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National domestic and family violence bench book Attorney-General's Department (Commonwealth of Australia) and Australasian Institute of Judicial Administration

Contributor(s): Australia. Attorney-General's Department | Australasian Institute of Judicial Administration.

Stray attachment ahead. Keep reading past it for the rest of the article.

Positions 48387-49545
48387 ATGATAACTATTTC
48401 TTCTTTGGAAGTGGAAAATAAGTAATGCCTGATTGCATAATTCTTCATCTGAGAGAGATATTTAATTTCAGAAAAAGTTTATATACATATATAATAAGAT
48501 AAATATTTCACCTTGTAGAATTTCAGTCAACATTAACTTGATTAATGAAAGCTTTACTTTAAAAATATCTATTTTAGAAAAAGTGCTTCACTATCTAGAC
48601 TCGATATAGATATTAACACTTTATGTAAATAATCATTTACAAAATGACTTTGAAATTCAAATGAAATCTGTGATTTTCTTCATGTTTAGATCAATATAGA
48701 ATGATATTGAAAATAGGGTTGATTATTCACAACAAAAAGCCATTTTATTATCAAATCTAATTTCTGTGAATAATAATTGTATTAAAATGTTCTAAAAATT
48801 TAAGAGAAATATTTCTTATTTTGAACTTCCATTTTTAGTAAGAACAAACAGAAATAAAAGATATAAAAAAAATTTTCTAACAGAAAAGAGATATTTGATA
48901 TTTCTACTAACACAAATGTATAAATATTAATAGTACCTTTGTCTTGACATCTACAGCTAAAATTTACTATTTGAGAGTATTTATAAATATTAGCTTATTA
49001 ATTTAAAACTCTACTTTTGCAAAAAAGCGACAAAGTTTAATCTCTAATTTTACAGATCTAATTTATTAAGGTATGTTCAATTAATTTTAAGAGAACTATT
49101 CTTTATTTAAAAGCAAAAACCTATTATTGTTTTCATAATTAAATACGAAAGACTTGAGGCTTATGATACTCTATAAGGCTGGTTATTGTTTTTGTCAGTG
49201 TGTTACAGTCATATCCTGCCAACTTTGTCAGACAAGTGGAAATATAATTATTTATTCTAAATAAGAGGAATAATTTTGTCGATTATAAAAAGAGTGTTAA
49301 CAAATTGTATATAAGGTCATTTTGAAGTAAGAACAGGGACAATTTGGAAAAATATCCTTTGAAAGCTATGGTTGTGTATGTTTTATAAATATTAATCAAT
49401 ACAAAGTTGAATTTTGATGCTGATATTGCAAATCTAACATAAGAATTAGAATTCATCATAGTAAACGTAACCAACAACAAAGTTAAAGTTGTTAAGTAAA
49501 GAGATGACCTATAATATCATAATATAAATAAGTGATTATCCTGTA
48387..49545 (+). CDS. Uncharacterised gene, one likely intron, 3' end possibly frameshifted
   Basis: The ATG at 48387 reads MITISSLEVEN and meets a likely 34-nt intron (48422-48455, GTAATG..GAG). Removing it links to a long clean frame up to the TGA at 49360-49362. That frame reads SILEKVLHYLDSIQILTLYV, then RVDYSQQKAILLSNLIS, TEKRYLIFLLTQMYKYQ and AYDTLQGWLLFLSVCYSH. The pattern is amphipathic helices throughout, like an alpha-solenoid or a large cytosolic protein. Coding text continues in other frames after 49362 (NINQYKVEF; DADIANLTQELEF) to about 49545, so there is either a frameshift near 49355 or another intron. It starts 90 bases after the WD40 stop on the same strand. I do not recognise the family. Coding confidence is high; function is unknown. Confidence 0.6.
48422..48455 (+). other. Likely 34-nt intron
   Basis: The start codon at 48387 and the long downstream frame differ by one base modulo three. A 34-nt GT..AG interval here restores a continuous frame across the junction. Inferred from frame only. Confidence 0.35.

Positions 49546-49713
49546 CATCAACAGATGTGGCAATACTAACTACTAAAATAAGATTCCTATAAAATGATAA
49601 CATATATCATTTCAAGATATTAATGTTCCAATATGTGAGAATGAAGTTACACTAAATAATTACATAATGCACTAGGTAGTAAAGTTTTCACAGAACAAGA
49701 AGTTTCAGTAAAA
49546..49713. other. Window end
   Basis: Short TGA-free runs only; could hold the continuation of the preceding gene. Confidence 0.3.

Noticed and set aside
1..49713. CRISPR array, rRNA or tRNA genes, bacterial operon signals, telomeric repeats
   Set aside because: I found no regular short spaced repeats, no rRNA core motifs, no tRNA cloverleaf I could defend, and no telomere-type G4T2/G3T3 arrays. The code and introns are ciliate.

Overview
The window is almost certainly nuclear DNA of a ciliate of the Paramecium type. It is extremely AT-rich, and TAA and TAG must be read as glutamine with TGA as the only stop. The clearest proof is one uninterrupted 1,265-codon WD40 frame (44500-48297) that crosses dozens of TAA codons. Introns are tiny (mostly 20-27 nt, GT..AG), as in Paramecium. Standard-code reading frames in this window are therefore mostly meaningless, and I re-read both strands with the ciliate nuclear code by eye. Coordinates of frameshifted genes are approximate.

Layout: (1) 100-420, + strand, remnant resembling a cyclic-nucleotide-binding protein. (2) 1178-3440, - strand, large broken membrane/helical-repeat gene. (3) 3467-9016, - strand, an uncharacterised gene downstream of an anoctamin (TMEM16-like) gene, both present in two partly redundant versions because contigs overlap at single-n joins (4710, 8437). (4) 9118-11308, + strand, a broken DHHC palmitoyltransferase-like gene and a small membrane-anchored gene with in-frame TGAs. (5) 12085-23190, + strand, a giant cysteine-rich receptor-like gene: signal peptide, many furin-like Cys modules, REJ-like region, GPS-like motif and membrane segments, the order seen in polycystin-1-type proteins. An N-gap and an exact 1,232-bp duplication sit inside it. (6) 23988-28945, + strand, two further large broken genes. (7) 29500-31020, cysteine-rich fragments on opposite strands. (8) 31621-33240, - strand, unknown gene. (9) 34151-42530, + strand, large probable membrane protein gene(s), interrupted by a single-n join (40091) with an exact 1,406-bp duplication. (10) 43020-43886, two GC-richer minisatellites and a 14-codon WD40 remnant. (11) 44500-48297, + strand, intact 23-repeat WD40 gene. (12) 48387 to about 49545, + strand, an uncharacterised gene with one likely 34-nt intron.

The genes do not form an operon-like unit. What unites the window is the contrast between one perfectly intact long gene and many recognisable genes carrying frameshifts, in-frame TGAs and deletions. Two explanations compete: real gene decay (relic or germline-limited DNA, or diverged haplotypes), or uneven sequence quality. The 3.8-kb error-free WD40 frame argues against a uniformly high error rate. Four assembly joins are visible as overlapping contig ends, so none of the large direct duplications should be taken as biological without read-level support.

Material type: materialTypeLabelBookPublisher: Attorney-General's Department (Commonwealth of Australia) ; Australasian Institute of Judicial Administration 2021Subject(s): DOMESTIC VIOLENCE | FAMILY VIOLENCE | INTIMATE PARTNER VIOLENCE | JUSTICE | LAW | INTERNATIONAL | AUSTRALIAOnline resources: Click here to access online Summary: this bench book complements efforts under The National Plan to Reduce Violence against Women and their Children 2010 – 2022 by assisting the education and training of judicial officers so as to promote best practice and improve consistency in judicial decision-making and court experiences for victims in cases involving domestic and family violence across Australia. There is no single ‘family violence law’ in Australia, and a range of legal responses may be applicable in cases where domestic and family violence is involved. Some of these legal responses are federal (such as Family Law) and some are state or territory-based (such as domestic violence protection orders and criminal law). However, this bench book does not reproduce or interpret the substance of these laws and legal responses, or explain how they vary. The purpose of this bench book is to provide a central resource for judicial officers considering legal issues relevant to domestic and family violence related cases that will contribute to harmonising the treatment of these cases across jurisdictions along broad principles and may assist them with decision-making and judgment writing. This bench book does not seek to represent the opinions or preferences of judicial officers, or to direct judicial officers as to the manner in which they should respond to domestic and family violence related cases. Rather, it provides background information and knowledge supported by research, links to a range of legal and related resources, and practical guidelines for courtroom management that judicial officers may consult when considering the breadth of issues and appropriate course of action in any individual case. In deciding whether, or how, a particular issue may be dealt with, the judicial officer must necessarily balance the interests of all participants in a case. As well as serving as a resource in the judicial decision-making process, this bench book is a publicly available resource that is intended to benefit other legal professionals and service providers who are working with victims and perpetrators of domestic and family violence. The social science and related literature referenced in the ‘key literature’ and ‘other resources’ sections of this bench book are provided to promote a greater understanding of the dynamics and behaviours associated with domestic and family violence identified in a significant body of academic research conducted in Australia and internationally over recent decades. Each case is different and this research is not intended to be definitive or prescriptive in any given case. Furthermore, its admissibility in judicial proceedings is regulated by the rules of evidence applicable in the jurisdiction in which the particular proceedings are being heard. (From the document). Record #7275